Tag Archives: Hemingway

Writers whom we should only take as seriously as they took themselves

Yesterday in my comments on Carmen McCain’s post, I quoted Susan Sontag in all seriousness.  I might have thought better of doing so if I had bothered first to take in this image:

Susan Sontag Thinking Deep Thoughts

This from a collection of photos at Flavorwire of writers in various stage of un-work.  Mostly these folks do not look inebriated, but with Hunter S. Thompson, Papa Hemingway, and Kurt Vonnegut in the mix, I would remain none to sure. It is comforting to know that writers are people too, just like you and me.  Though I will say that unlike Hunter S. Thompson, I have never driven down the Vegas strip with a naked blow up doll sitting in my lap.  No doubt it is this kind of self-repression that is keeping me from being the writer I was meant to be.

Side Note:  A personal favorite is of screenwriter Dalton Trumbo working in the bathtub.  Which leads to a writerly twist on the drunken parlor game question:  Most unusual place you’ve ever done it?  Your writing, I mean?

Digital Archive as Advertisement: The Hemingway Papers

The pace at which digital material is being made available to the public and to students and scholars in the humanities is accelerating, whether one thinks of the digitization of books, the new MOOC’s from MIT and Harvard and others that will extend learning the humanities and other fields, or the digitization of papers and manuscripts that were previously in highly restricted manuscripts or rare book sections of single libraries like the James Joyce Papers just released in Ireland.

Another addition to this list is the release of a new digitized collection of Hemingway’s writings for the Toronto Star.  The Star has put together the columns written by Hemingway for the paper in the early 20s, along with some stories about the  writer.  I’m basically extremely happy that archives like this and others are taking their place in the public eye.  I had a great course on Hemingway while pursuing an MFA at the University of Montana with Gerry Brenner, and the legacy of Hemingway was felt everywhere.  Still is as far as I’m concerned.

At the same time, I admit that the Star site left me just a little queasy and raised a number of questions about what the relationship is between a commercial enterprise like the Star and digital work and scholarly work more generally.  First cue to me was the statement of purpose in the subtitle to the homepage:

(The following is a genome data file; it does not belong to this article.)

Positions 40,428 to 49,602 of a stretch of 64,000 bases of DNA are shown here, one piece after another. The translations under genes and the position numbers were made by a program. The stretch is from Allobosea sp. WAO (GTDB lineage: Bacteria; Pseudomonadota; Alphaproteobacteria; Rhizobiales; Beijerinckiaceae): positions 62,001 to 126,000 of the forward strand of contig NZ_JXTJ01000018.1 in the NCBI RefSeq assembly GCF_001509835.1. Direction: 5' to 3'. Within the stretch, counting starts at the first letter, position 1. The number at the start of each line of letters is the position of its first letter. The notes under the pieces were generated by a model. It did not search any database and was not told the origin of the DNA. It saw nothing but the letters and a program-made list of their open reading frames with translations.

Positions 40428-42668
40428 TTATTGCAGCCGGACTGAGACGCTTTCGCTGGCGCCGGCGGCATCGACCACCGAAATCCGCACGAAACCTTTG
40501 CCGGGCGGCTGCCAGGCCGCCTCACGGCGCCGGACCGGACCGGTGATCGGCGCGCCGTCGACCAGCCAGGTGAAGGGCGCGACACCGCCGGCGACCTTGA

The legendary writer’s reporting from the Toronto Star archives, featuring historical annotations by William McGeary, a former editor who researched Hemingway’s columns extensively for the newspaper, along with new insight and analysis from the Star’s team of Hemingway experts.

I hadn’t really realized that the Toronto Star was a center of Hemingway scholarship, but maybe I’ve missed something over the past 20 years.  Other similar statements emphasize the Star’s role in Hemingway’s life as much as anything about Hemingway himself:  emphases on the Star’s contributions to the great writer’s style (something that, if I remember, Hemingway himself connected more to his time in Kansas City), emphases on the way the Star nurtured the writer and on the jovial times Hemingway had with Star editorial and news staff.  Sounds a little more like a family album than a really serious scholarly take on what Hemingway was about in this period.  Indeed, there is even a straightforward and direct advertisement on the page as it sends you to the Toronto Star store where you can purchase newsprint editions of Hemingway’s columns.

I don’t really want to looks a gift horse in the mouth.  There’s a lot of good stuff here, and just having the articles and columns available may be enough and I can ignore the rest.  Nevertheless, the web is a framing device that makes material available within a particular context, and here that context clearly has a distinct commercial angle.  It strikes me that this is a version of public literary history that has all the problems of public history in general that my colleague John Fea talks about over at The Way of Improvement Leads Home.  Here of course it is not even really the public doing the literary history but a commercial enterprise that has a financial stake in making itself look good in light of Hemingways legacy.